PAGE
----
Thursday, January 27

Two More Mexican Journalists Killed as Reporters Condemn Worsening Violence | Mexico


Mexican journalists have voiced alarm after two veteran reporters were attacked in their own homes in less than 24 hours, bringing the death toll of media workers to nine this year, already surpassing the eight recorded deaths. in 2020.

Fredy López Arévalo, a veteran reporter from the southern state of Chiapas, was shot in the head inside his home in the city of San Cristóbal de las Casas on Thursday. López had covered Central American politics and the Zapatista uprising for news organizations such as Reuters, Los Angeles Times, and Notimex, and still reported on the local political situation.

On the same day, the Acapulco journalist Alfredo Cardoso He was taken from her home by masked gunmen who also threatened her family. He was found the next day with five shots fired and died of his injuries in hospital on Sunday, according to the press freedom organization Reporters Without Borders.

Cardoso previously worked as a photojournalist in Acapulco, a city that was once the jewel in the crown of Mexican tourist destinations but has been a hotbed of drug cartel violence for more than a decade. Most recently, he was manager of the online news site Revista Dos Costas.

“The situation of journalists in Acapulco and all of Guerrero [state] it’s gotten worse, ”said Bernandino Hernández, a photojournalist for the coastal city.

“Journalists have been threatened, some have had to flee. It’s a really dangerous situation, ”he said.

No suspect has been arrested for any of the crimes. Crimes committed against Mexican journalists almost always wallow in impunity, the product of inept and inadequate investigations, a lack of political will to stop the killings of media workers, and frequent collusion between drug cartels.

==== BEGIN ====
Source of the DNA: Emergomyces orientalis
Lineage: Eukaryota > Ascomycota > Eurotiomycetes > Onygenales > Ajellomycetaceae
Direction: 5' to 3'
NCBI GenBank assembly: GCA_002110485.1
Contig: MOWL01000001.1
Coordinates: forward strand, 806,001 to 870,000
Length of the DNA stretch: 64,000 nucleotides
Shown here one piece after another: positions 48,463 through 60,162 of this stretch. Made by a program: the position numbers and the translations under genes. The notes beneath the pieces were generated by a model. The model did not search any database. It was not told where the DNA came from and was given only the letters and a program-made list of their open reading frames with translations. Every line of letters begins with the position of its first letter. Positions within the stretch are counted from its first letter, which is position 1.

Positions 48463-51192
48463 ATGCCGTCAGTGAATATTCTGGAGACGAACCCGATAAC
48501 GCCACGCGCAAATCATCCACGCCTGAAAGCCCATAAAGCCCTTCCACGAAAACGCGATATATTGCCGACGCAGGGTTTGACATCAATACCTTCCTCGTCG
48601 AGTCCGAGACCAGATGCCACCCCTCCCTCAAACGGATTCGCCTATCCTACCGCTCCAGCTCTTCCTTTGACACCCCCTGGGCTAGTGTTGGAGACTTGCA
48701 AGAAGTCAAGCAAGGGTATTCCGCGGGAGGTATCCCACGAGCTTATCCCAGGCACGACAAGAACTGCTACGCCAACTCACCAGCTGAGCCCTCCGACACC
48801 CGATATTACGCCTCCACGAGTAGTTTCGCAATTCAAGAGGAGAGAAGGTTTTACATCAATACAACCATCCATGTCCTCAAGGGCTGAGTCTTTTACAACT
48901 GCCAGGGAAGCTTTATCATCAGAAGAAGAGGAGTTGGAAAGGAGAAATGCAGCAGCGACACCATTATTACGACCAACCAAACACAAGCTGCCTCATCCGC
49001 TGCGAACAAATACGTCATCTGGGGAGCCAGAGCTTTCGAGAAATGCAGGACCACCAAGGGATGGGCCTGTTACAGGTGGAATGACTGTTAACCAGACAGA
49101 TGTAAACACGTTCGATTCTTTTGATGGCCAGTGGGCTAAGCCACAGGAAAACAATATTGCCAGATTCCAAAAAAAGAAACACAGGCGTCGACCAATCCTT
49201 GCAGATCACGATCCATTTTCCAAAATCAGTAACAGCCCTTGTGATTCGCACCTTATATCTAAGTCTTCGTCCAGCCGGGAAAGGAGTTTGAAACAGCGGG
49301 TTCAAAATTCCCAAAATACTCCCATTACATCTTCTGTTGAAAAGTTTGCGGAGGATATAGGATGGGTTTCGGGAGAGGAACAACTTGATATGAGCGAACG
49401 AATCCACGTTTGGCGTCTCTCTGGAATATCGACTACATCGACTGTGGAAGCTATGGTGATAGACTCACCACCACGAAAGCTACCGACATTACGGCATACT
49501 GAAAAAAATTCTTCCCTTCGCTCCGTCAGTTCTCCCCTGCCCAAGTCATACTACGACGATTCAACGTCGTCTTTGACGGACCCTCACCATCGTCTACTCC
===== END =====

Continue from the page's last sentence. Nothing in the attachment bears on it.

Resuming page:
The two attacks reinforced Mexico’s reputation as the most murderous country for journalists in the hemisphere.

The country’s murder rate has risen steadily since then-President Felipe Calderón declared a militarized offensive against drug cartels in 2006.

In the same period, attacks on journalists have also skyrocketed. Analysts say those most at risk are reporters covering the intersection between local politics and drug trafficking.

“These murders occur in a context of continuous deterioration of security in the country, for all citizens, but particularly for human rights defenders and journalists,” said Jan-Albert Hootsen, representative in Mexico of the Committee for the Protection of the Journalists.

“These attacks are fueled by impunity, which is almost complete in crimes against the press. The government of [President Andrés Manuel] López Obrador has not been willing to take significant measures to strengthen the state of justice or protect journalists ”.

Mexico registered 36,773 homicides in 2020, despite the pandemic and quarantines, according to the state statistics service INEGI – slightly higher than the 36,661 homicides registered in 2019.




www.theguardian.com

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